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Swiss financier Rey sentenced to four years in prison

A court in the capital Berne sentenced controversial Swiss financier and businessman Werner K. Rey to four years in prison for his role in business deals which led to the collapse of Rey’s Omni Holding business empire in 1991.

This content was published on July 8, 1999 - 17:21

A court in the capital Berne sentenced controversial Swiss financier and businessman Werner K. Rey to four years in prison for his role in business deals which led to the collapse of Rey’s Omni Holding business empire in 1991.

The court found Rey, 55, guilty of fraud, falsification of documents and fraudulent bankruptcy. The court said the just over three years which Rey had already spent in police custody and investigative detention would be deducted from the four-year sentence.

Both the prosecution and the defense announced they would appeal the ruling. Rey will remain in detention for the time being.

The verdict relates to the fall of Omni Holding, which collapsed amid debts estimated at about SFr4 billion ($2.6 billion). The trial, however, only dealt with debts totalling SFr277 million ($184.6).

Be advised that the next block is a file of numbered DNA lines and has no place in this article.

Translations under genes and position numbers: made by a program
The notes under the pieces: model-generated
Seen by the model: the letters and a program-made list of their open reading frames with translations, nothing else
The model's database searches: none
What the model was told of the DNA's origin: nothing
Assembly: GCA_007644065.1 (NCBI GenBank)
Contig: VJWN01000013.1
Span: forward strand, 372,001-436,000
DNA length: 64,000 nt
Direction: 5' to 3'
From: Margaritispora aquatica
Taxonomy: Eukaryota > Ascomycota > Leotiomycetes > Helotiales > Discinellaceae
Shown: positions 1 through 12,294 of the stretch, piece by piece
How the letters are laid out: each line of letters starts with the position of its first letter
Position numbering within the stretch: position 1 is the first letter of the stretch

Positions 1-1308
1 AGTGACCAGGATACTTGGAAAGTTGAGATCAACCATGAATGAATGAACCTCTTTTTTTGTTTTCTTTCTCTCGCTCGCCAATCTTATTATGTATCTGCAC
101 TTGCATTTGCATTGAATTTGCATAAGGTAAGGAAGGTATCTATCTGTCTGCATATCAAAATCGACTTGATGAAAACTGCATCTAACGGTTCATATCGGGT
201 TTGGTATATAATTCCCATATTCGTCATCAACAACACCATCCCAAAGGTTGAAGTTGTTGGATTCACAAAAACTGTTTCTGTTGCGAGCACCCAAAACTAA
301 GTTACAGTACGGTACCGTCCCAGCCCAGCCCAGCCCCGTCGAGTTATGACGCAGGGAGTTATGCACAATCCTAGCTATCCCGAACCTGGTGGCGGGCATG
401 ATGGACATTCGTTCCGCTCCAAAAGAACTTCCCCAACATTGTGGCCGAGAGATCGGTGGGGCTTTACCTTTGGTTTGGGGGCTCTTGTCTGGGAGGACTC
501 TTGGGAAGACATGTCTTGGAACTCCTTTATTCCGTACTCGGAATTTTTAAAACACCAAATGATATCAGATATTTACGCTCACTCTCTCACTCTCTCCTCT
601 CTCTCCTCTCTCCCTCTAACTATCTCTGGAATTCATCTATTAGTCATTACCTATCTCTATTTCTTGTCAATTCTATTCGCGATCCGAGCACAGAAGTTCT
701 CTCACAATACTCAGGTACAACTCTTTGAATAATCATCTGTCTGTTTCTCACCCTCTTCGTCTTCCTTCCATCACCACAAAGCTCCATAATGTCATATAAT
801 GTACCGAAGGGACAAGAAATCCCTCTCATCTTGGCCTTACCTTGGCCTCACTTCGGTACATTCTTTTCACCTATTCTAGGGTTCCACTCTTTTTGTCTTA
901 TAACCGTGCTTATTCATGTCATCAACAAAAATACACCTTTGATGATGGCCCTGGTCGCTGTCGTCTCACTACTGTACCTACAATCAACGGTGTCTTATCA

The prosecution had demanded ten years in prison for Rey, while the defense wanted the court to declare the man innocent on all charges.

The prosecution painted Rey as an “unscrupulous” and “highly professional criminal” who deliberately massaged business figures and misled banks about his business performance in order to win loans which were crucial at the time for his going public with his Inspectorate flagship company.

The defense, on the other hand, accused the prosecution of turning Rey into a demon and making him a scapegoat for the kind of highly speculative and aggressive business practices which were common in the 1980s.

Expert testimony in the trial was also contradictory as the prosecution’s experts said Rey had clearly violated regulations on how business figures and performance records should be drawn up and presented. Defense experts admitted that there were some flaws in Rey’s business records but that they did not amount to a criminal act in any way.

Rey himself regularly said in court that he was unable to recall certain business decisions, moves and practices and he often referred the court to his former accountants, business executives and company board members. Some of those, however, accused Rey of systematic tax fraud and of deliberately cooking the books.

Rey’s legal troubles began in late 1991, when a court in Zurich issued an arrest warrant and accused him of systematic fraud and forgery. Justice authorities in Canton Berne followed suit the following year and issued an international arrest warrant. Rey, who meanwhile had moved to the Bahamas where he had a house, fought extradition for years. But in mid-1998, the Bahamas extradited Rey and he was flown to Switzerland where he was put in investigative detention.


From staff with wire reports.

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